LONDON: A banner reading “Build bridges not walls” was draped across London’s Tower Bridge on Friday as part of a series of protests across the world aimed at expressing displeasure at the inauguration of Donald Trump as US president.
Protesters on the drawbridge, with its two Gothic-style towers, held up pink letters reading “Act now!” soon after sunrise, while others unfurled the banner over the railings and a speedboat with a black flag reading “build bridges not walls” raced down the River Thames.
Beside the British parliament, protesters draped banners saying “Migrants welcome here” and “Migration is older than language” over Westminster bridge. Other protests are planned in London, other British cities and across the world on Friday.
Julie Chasin, a 42-year-old teacher originally from New York who has lived in London for a decade, said she joined the protest to hold up one of the pink letters on Tower Bridge as she was concerned about the Trump presidency.
“Yes Donald Trump is President, but he still needs to protect everybody’s rights,” said Chasin, a Democrat who said she worked on Hillary campaign in North Carolina.
“It’s scary. I hope he’s kept in check. I hope everyone who is telling me not to worry, and saying that we have a strong system of checks and balances, I hope that it’s true,” Chasin said.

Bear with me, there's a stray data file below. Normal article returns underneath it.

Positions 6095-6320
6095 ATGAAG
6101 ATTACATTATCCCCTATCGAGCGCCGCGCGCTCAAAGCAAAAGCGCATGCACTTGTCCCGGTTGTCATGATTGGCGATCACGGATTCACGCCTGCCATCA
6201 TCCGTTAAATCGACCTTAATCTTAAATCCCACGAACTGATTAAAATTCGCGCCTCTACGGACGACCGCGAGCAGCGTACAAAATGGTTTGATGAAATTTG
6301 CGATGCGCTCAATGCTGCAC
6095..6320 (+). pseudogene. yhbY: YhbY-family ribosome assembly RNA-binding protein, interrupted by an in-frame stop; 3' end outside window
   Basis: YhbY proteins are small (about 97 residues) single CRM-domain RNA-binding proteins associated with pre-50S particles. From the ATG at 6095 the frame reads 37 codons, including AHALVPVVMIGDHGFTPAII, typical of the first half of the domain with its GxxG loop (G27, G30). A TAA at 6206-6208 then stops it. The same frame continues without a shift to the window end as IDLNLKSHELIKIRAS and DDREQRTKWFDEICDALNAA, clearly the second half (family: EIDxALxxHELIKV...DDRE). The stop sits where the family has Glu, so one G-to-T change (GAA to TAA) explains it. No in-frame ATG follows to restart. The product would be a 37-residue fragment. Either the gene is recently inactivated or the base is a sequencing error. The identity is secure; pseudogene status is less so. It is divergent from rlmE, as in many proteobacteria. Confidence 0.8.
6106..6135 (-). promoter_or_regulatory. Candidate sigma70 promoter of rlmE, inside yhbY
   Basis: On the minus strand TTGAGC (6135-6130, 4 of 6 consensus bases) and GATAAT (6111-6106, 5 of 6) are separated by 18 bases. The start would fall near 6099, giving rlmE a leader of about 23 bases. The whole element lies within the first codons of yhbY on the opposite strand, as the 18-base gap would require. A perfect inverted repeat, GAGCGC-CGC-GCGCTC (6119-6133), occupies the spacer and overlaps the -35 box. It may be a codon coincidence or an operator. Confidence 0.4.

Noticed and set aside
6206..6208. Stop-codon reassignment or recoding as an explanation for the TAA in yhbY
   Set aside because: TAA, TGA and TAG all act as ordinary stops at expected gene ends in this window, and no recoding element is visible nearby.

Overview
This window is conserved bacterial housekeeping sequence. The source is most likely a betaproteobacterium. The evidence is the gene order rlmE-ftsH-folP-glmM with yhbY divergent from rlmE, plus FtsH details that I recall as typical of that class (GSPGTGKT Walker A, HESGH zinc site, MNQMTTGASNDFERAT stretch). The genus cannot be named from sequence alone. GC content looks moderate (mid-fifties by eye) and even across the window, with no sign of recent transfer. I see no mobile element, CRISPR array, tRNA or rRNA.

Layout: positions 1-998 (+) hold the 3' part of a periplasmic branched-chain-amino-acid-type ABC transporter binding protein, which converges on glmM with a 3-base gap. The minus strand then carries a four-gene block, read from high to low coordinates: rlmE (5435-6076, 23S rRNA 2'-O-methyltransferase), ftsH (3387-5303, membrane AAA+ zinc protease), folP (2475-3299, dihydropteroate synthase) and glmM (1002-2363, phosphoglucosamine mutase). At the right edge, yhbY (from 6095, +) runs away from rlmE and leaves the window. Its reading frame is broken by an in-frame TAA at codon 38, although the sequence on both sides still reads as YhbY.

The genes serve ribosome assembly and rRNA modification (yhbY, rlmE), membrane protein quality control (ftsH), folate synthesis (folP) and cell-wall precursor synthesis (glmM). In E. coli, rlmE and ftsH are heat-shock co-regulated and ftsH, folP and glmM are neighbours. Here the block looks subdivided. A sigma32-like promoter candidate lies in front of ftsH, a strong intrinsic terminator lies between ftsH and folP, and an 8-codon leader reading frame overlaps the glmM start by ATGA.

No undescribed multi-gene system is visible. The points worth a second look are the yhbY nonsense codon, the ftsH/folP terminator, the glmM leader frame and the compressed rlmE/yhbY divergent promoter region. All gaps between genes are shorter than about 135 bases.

Trump has repeatedly pledged to “make America great again”, drawing strong support especially from areas of industrial decline. He said on Twitter that he would fight very hard to make his presidency a great journey for the American people.
The protest in London was organised by the campaign group also called “Bridges not Walls”, in reference to Trump’s pledge to build a wall on the Mexican border.
“We won’t let the politics of hate peddled by the likes of Donald Trump take hold,” Nona Hurkmans of Bridges not Walls said in a statement.
For some on the protest in London, Trump’s victory a little over 4 months after the United Kingdom voted to leave the European Union, symbolises a rise of populism across the West.
“For me it’s about not just the inauguration of Trump, but about the rise of right wing populism across Western Europe and the US, and Trump’s inauguration is a celebration of that,” Jac St John, 26, a doctoral student from London, who unfurled one of the banners.